Exhibition — Digital art, Photography, Mixed Media, Installation, Other, Textile, Video | Film

Transferring Cultures into Bodies

12 May up to 18 June 2022
→ tegenboschvanvreden
Bloemgracht 57
1016 KE Amsterdam
  • Wednesday 13:00—18:00
  • Thursday 13:00—18:00
  • Friday 13:00—18:00
  • Saturday 13:00—18:00
Open today from 13:00 to 18:00

Curated by Adriana González Hulshof

Transferring Cultures into Bodies, installation view, photo: LNDW Studio

Participating artists:

Faig Ahmed (1982, AZ), Karim Adduchi (1988, MA/ES/NL),  Lisa Konno (1992, JP/ NL), Paul Kooiker (1964, NL), Ana Navas (1984, VE/EC), Aimée Zito Lema (1982, NL/AR) & Elisa van Joolen (1983, NL/IT)
12 May – 18 June, 2022

Adriana González Hulshof was born in Mexico and grew up in Peru, later in the Netherlands. Her own memories and experiences were formed by a mix of colors, sounds and a wealth of images. That background made her curious about how we deal with the influences of diverse cultures. How do you perceive the world when you grow up with an ever-changing perspective of traditions and customs and their intrinsic value systems? How do you observe the world when your own observation is rooted in the visual language of those various cultures?

The invitation to curate an exhibition at tegenboschvanvreden for Amsterdam Art Weekend’s tenth edition was, for Adriana González Hulshof, a wonderful opportunity to draw on those personal issues in contemplating the work of artists whose practice relates to visual art and fashion. Fashion and visual art can tell stories about rituals, about cultures, about time, about the lives of people. This became the point of departure for the exhibition Transferring Cultures into Bodies.

The artists included in Transferring Cultures into Bodies have in common the aspect that they use their work, consciously or unconsciously, to investigate their cultural heritage, break with traditions and stereotypes, combine them or in fact place them in a new context. Their artistic practice spans a range of fields, among them visual art, fashion, craft and mass production. Culture and subculture go hand in hand. The work of these artists shows how various elements can be interwoven. For Faig Ahmed, Karim Adduchi, Lisa Konno, Paul Kooiker, Ana Navas, Aimée Zito Lema &  Elisa van Joolen the artistic approach is dynamic and fluid. It aims to tell (socially relevant) stories and to present these in a visual manner.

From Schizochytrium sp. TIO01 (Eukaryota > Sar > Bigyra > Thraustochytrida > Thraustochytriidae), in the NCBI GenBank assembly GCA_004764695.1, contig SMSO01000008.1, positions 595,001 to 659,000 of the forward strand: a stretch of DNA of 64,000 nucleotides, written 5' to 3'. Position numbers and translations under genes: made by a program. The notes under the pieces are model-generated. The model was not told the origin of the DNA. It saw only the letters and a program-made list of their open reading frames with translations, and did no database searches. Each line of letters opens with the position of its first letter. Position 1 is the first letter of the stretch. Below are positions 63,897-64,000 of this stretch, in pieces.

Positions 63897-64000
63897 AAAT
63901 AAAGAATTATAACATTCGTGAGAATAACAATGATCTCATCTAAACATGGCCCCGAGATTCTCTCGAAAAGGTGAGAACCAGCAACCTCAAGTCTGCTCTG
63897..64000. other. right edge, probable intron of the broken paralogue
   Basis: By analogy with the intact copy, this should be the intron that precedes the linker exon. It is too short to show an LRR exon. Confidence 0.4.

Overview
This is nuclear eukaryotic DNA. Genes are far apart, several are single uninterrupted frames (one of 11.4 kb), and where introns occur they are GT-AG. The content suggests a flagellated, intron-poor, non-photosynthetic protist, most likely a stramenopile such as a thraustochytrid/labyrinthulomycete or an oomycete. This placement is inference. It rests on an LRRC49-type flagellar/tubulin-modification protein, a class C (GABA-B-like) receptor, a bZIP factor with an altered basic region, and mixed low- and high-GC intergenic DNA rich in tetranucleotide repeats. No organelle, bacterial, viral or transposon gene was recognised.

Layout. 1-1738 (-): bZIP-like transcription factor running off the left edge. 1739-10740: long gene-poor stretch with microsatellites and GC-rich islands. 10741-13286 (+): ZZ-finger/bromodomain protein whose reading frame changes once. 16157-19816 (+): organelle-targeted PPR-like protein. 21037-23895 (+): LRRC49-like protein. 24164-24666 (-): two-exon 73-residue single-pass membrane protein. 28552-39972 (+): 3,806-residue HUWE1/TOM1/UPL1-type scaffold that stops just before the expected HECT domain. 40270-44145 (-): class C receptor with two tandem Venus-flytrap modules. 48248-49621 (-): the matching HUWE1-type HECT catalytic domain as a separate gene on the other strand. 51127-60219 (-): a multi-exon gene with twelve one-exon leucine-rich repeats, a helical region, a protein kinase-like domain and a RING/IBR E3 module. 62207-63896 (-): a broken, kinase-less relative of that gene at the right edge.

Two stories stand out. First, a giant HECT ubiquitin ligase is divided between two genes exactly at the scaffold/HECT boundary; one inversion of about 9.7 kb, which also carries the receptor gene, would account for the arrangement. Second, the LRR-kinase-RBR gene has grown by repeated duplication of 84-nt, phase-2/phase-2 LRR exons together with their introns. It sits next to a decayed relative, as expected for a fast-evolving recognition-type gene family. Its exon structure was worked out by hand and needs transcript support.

Faig Ahmed, Golden in The Garden , 2018
handmade woolen carpet

Faig Ahmed (1982, AZ) is an internationally recognized artist from Baku, Azerbaijan, who represented his country at the Venice Biennale in 2007. He has become known for his conceptual, sculptural work which focuses on the visual language of carpets. With his deconstructions of traditions and stereotypes, Ahmed stretches visual limits by uncommonly combining this traditional craft, imbued with history and symbolism, with present-day digitally distorted images. On the computer Ahmed produces sketches for his carpets; their execution involves complicated traditional weaving techniques. One such carpet is Golden in the Garden, from 2018. Like all of Ahmed’s carpets, it is handmade according to a conventional pattern which has, as it were, been damaged. In this case it looks as though a golden yellow splotch of paint has been poured directly from the can onto the carpet. By disrupting the original image Ahmed shows how, as he himself says, “Ideas that have been formed for ages are being changed in moments.”

Karim Adduchi, Nefertiti, 2020
embroidered silk thread

Karim Adduchi (1988, MA/ ES/ NL) is an illustrator and fashion designer. He grew up in the mountains of Imzouren, in Morocco, and lived in Spain for many years. After finishing art school in Barcelona, he moved to Amsterdam in order to further his development here. In his first show, which drew the attention of the international press, his personal background played a major role. He became a role model as an advocate of mixed cultures. Adduchi isn’t afraid to use political elements in his work: he once dedicated a show to Syrian refugees and involved them in his work. His personal and new approach which includes exchanges between Arabic and Western cultures is unusual and influential. On display in the exhibition is Nefertiti, a beautiful work made of embroidered silk thread. The art-historical reference to the world-famous Egyptian bust is subtly mixed with references to religious rules for covering the face, but also to the face masks required during the pandemic.

Lisa Konno, Henk, 2022